The American Civil War Centennial was the official United States commemoration of the American Civil War, also known as the War Between the States. Commemoration activities began in 1957, four years prior to the 100th anniversary of the commencement of hostilities, and ended in 1965 with the 100th anniversary of the surrender at Appomattox.
The public commemoration of the Civil War commenced with the passage, by Congress in 1957, of a public act creating the United States Civil War Centennial Commission. The Commission was asked to work with, and encourage, the forty-eight U.S. states (especially the states that were in existence at the time of the Civil War) to create state-level commissions to commemorate the war, and to some extent coordinate centennial activities by the private sector.
The shadow of ongoing conflict over the Civil Rights Movement affected implementation of these commemorative activities. Neither Congress nor President Dwight D. Eisenhower were interested in a single, unified, national theme for the commemoration. To avoid this, the law creating the federal Commission reflected clear expectations that most of the implementation work of the commemoration would be carried out by the various state commissions. Almost all of the states did indeed set up centennial commissions.
At the same time, the National Park Service, and other federal agencies that controlled key Civil War battlefields, used the Centennial to successfully lobby Congress for increased funding to re-landscape and interpret these battlefields for the general public. The U.S. Post Office issued a series of commemorative stamps to mark the centennial.
At the national Commission, key members urged different priorities. Emory University Professor Bell Wiley recommended a major effort to document and preserving information from historic letters, newspapers and public documents. Ulysses S. Grant III, the first chairman, wanted to emphasize large-scale events that appealed to the public, such as "sham battles" or reenactments. Businessman Karl Betts, the first executive director of the Commission, looked for ways it could spur economic development. They agreed on a Cold War consensus to the effect that all Americans were ideologically united, with the result that potentially divisive civil rights issues were not emphasized.
The same geographical divisions that had played a role in sparking the Civil War itself also affected the works of the separate state commissions that tried to oversee the Centennial. Not surprisingly, the Northern states' commissions and the Southern states' commissions looked at the war in very different ways, used different key words and phrases to reflect their viewpoints, and sponsored and encouraged different public memorials and activities.
In particular, the governments of U.S. Southern states saw the Civil War centennial as an opportunity to reinforce their view that the infrastructure of Jim Crow and segregation was an organic reflection of a distinctive Southern "way of life." Many white Southerners responded with enthusiasm to invitations to celebrate their heritage, which they saw as one of courage on the battlefield and continuity afterwards. For the first time, many Americans, especially white Southerners, volunteered or were recruited into historical reenactment groups that performed pageants and re-creations of Civil War battles, field maneuvers, and encampments.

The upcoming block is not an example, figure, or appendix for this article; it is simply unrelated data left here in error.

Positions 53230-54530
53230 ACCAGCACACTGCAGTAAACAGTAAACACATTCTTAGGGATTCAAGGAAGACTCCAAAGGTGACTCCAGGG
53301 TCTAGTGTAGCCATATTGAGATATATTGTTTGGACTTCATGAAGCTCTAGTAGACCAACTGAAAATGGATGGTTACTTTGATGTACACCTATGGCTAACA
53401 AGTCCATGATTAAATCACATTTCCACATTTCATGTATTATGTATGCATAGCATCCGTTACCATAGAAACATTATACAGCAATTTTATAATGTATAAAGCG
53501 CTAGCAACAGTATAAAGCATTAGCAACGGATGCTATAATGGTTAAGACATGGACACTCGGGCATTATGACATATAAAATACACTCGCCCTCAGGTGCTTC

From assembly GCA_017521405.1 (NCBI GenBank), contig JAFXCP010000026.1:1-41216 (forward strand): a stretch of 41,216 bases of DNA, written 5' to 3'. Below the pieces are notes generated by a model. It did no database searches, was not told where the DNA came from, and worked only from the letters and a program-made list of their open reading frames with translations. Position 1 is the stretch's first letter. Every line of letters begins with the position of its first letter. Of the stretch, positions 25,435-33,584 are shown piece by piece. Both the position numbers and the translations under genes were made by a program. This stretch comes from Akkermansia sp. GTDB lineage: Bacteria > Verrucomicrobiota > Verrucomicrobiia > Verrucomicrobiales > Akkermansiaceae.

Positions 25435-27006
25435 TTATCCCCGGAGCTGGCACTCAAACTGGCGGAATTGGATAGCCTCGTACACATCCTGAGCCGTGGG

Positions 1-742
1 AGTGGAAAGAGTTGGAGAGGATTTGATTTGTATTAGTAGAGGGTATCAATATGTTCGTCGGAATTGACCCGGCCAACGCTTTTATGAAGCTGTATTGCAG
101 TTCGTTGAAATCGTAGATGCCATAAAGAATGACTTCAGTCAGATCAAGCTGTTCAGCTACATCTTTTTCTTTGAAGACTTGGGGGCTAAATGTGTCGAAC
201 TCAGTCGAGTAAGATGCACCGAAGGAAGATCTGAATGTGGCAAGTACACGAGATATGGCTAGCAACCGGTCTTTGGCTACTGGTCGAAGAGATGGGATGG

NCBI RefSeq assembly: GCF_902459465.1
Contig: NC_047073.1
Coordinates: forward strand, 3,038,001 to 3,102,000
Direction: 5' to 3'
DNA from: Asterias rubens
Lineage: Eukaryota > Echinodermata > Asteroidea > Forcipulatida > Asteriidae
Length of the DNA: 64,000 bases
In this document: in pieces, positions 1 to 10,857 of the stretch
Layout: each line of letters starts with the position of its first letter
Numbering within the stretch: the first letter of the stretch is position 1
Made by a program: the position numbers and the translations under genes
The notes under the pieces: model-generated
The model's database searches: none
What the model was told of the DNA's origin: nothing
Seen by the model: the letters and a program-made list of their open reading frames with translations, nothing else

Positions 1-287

The Centennial also saw efforts to use the various commemorations as a launching pad for serious adult education of the facts and issues surrounding the war. Historian Robert J. Cook, in a 2007 full-length study of the commemoration, asserts that these efforts were comprehensively unsuccessful and constituted a significant missed opportunity.
One major legacy of the Civil War Centennial was the creation of an infrastructure of Civil War reenactment. At least two major Civil War battlefields, Pea Ridge National Military Park in Arkansas and Wilson's Creek National Battlefield in Missouri, were added to the roster of parklands administered by the National Park Service during the Centennial years. In addition, much of the current interpretive infrastructure of other major American Civil War battlefields dates back to planning decisions made in the early 1960s.
Prior to 1957, celebrants of Southern heritage adopted a wide variety of signs and symbols. In the late 1950s, many white Southerners united around a modified version of the battle flag of the Army of Northern Virginia as the flag to be used in commemoration of the Centennial, and this flag was raised at many 100th-anniversary events. For example, the modified Confederate flag was raised on the grounds of the South Carolina State House in April 1961 as part of the 100th-anniversary commemoration by South Carolina's government of the reduction of Fort Sumter. Eleven months later, state lawmakers passed a law requiring the flag's commemorative appearance be made permanent and that the flag be flown over the capitol itself. This decision (reversed in 2015) accompanied white resistance to integration and the civil rights movement.